Researchers have made some surprising discoveries while investigating the underwater ruins of Lechaion, ancient Corinth’s partially submerged harbor town.
Lechaion was one of two bustling ports of the ancient city of Corinth. The harbor saw vibrant maritime activity for more than a thousand years, from the 6th century BCE to the 6th century CE. Ships and fleets departed filled with cargoes, colonists, and marines destined for ports all over the Mediterranean and beyond.
“According to ancient sources, most of the city’s wealth derived from the maritime trade that passed through her two harbors, eventually earning her the nickname ‘Wealthy Corinth’,” says archaeologist Bjørn Lovén from the University of Copenhagen and co-director of the Lechaion Harbor Project (LHP).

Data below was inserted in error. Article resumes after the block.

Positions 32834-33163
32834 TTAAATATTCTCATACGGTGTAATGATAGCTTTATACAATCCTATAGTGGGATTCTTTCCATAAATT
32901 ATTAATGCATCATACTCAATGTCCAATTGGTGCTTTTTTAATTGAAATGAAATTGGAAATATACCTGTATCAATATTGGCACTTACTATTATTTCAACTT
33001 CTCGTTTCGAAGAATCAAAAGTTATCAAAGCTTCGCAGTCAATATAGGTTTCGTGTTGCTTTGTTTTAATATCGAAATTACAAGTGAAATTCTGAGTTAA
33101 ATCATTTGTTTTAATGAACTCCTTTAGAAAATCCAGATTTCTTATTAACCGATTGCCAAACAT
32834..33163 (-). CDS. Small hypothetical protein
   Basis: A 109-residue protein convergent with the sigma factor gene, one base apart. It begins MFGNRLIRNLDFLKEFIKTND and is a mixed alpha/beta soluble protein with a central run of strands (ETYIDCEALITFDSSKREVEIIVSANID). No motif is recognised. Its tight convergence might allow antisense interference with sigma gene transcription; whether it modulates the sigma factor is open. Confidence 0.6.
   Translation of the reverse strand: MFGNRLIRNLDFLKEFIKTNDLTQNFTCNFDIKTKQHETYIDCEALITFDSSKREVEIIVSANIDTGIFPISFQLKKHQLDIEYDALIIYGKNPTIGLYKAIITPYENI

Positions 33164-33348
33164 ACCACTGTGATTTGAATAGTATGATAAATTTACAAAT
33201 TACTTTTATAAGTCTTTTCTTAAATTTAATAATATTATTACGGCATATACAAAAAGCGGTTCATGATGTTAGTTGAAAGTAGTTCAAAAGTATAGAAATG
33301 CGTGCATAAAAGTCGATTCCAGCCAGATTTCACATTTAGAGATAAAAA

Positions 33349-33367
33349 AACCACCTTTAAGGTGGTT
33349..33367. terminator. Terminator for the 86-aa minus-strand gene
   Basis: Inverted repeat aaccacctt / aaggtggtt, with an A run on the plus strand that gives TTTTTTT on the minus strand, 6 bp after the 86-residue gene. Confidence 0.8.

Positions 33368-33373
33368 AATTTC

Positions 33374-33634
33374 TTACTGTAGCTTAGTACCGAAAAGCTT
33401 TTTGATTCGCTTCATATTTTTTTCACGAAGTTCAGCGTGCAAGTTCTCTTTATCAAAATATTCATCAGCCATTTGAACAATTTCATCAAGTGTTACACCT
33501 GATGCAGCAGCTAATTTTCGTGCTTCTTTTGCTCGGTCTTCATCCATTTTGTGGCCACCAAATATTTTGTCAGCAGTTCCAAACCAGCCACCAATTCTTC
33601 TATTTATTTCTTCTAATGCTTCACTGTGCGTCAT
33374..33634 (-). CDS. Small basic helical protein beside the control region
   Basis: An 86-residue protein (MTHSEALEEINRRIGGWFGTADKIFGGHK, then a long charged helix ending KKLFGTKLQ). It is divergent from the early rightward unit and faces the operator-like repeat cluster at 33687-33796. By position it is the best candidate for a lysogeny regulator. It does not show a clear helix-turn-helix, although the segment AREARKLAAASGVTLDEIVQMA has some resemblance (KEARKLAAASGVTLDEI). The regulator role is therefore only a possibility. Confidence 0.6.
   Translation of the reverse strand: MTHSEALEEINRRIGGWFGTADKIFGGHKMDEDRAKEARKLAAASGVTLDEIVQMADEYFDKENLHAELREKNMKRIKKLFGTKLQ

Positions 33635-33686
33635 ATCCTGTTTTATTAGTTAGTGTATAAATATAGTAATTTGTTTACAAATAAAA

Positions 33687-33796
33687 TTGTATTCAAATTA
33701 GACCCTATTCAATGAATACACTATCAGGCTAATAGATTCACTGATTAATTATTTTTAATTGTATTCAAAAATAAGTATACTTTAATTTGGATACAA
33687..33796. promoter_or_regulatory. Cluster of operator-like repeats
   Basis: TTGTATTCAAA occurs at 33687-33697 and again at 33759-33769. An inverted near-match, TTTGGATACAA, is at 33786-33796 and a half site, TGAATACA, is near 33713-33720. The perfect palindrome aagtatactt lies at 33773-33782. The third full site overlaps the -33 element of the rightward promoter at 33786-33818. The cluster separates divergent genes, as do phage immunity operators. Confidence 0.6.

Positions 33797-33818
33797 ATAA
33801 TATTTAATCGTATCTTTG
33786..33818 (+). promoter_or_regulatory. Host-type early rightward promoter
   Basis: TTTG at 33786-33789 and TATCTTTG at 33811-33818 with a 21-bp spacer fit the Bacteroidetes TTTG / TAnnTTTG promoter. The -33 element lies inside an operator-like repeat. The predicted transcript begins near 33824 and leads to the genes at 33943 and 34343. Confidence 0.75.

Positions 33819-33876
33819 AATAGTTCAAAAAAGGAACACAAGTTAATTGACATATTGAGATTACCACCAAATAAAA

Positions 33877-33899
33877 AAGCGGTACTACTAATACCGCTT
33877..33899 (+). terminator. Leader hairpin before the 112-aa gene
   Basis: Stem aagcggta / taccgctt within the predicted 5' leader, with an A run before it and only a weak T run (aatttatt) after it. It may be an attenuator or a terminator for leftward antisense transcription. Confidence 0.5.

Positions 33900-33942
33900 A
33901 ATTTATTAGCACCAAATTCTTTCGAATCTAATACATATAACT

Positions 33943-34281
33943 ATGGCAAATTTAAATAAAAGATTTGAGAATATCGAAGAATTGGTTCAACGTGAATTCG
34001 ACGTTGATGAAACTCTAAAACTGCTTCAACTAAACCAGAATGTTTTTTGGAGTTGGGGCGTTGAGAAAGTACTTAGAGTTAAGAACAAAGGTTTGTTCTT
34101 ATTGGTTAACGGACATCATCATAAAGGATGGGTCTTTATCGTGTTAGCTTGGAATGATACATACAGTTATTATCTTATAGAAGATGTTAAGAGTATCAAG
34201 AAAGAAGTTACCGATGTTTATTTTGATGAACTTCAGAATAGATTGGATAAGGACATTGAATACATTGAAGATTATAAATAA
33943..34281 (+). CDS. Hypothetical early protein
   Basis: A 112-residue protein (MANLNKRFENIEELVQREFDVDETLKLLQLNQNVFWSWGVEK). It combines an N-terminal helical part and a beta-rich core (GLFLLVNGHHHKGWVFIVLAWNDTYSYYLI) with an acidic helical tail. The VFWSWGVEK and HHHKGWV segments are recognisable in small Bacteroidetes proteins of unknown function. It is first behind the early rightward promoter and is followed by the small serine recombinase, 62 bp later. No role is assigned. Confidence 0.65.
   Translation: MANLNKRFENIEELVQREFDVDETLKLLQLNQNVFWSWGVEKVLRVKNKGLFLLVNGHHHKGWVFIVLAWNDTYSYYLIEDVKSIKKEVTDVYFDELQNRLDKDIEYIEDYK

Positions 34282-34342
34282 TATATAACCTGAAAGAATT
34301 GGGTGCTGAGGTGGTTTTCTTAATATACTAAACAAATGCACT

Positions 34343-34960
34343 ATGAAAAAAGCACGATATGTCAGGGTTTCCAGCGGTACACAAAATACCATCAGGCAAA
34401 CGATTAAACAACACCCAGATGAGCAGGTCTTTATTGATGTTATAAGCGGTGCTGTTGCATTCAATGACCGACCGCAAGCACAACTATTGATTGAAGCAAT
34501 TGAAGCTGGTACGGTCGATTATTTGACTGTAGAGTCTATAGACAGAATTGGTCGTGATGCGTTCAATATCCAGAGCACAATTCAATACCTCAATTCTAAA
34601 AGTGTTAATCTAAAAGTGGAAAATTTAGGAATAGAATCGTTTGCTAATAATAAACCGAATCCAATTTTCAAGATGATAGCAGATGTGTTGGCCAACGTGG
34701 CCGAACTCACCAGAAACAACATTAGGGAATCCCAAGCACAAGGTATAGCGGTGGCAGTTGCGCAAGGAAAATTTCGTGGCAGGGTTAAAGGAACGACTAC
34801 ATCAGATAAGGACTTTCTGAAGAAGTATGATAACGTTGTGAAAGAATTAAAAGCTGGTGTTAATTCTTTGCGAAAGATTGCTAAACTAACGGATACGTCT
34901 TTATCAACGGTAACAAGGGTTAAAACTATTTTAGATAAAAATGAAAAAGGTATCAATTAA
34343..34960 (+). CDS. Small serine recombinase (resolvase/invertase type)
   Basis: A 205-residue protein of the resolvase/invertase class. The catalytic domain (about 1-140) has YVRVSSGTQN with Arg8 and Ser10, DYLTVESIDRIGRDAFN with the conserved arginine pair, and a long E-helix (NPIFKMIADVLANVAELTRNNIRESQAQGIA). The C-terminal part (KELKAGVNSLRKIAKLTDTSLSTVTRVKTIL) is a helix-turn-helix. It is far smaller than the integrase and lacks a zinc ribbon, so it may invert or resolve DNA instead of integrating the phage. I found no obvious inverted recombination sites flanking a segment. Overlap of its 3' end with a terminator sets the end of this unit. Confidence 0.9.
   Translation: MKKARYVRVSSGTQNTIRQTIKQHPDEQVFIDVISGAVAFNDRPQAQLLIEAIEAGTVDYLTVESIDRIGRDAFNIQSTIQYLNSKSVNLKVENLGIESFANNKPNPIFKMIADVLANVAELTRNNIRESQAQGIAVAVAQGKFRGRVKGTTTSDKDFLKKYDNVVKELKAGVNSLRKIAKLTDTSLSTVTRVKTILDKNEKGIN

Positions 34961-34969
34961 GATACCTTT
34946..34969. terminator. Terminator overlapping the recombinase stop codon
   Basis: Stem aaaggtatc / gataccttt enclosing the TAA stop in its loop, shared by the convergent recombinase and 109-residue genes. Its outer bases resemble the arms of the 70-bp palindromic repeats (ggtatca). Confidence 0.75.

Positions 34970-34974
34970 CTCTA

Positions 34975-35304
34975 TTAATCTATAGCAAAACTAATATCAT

The Lechaion Harbour Project (LHP), a collaboration between the Ephorate of Underwater Antiquities in Greece, the University of Copenhagen, and the Danish Institute at Athens, is exploring the submerged main harbor of ancient Corinth.
The research team has initiated full-scale excavations and a digital and geophysical survey of the seaward side of the harbor using various innovative technologies, including a newly developed 3D parametric sub-bottom profiler. To date they have uncovered two monumental moles constructed of ashlar blocks, along with a smaller mole, two areas of wooden caissons, a breakwater, and an entrance canal that leads into Lechaion’s three inner harbor basins.
A very interesting video of the underwater excavation process is on the next page…